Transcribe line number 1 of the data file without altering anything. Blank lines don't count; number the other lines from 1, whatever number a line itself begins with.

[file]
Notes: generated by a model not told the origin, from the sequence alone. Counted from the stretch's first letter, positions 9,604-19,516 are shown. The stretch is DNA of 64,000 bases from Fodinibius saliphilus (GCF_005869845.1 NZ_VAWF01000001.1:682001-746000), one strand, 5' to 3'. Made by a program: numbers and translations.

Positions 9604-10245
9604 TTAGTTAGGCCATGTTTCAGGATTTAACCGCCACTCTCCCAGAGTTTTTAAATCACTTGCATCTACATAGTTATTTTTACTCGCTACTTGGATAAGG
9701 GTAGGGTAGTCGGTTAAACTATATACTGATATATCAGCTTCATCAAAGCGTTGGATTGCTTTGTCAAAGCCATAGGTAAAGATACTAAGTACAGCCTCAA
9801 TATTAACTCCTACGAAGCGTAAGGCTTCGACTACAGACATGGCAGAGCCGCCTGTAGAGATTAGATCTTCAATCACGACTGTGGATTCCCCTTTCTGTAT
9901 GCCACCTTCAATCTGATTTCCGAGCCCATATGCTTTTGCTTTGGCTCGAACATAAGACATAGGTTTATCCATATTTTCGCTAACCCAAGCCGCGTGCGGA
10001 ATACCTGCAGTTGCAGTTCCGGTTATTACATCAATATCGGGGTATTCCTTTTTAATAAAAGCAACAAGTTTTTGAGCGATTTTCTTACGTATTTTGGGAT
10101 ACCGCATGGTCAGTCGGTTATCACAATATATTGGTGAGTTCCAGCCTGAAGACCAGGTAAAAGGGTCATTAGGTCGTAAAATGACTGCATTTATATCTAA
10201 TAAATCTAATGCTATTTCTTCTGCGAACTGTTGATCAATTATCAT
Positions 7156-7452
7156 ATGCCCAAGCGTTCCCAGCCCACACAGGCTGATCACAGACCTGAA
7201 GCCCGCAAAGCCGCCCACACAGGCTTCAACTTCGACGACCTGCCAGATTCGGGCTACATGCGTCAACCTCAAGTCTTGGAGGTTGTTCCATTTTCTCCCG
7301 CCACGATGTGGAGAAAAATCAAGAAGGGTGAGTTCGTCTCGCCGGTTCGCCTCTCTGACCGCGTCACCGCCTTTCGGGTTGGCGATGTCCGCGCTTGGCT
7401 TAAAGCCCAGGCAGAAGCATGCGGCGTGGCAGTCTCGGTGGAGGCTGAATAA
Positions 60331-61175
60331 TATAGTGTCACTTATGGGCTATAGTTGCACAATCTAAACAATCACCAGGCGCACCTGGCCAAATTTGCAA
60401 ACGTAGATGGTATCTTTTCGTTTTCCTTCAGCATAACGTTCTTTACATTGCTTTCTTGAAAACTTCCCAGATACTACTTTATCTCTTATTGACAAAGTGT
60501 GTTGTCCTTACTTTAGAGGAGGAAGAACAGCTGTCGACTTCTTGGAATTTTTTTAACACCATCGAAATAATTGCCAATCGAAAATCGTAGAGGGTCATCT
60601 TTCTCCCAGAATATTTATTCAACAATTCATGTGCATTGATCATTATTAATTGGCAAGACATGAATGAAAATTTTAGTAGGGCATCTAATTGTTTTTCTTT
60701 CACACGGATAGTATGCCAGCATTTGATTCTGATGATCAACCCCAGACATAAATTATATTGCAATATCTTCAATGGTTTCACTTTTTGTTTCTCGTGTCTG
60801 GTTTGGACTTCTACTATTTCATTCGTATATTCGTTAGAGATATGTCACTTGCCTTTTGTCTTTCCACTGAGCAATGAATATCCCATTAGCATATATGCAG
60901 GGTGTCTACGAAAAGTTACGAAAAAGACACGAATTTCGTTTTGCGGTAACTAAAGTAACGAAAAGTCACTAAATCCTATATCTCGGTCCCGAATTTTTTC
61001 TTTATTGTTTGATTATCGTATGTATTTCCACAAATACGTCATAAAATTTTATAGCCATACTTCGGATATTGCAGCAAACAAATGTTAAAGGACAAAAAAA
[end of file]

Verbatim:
Notes: generated by a model not told the origin, from the sequence alone. Counted from the stretch's first letter, positions 9,604-19,516 are shown. The stretch is DNA of 64,000 bases from Fodinibius saliphilus (GCF_005869845.1 NZ_VAWF01000001.1:682001-746000), one strand, 5' to 3'. Made by a program: numbers and translations.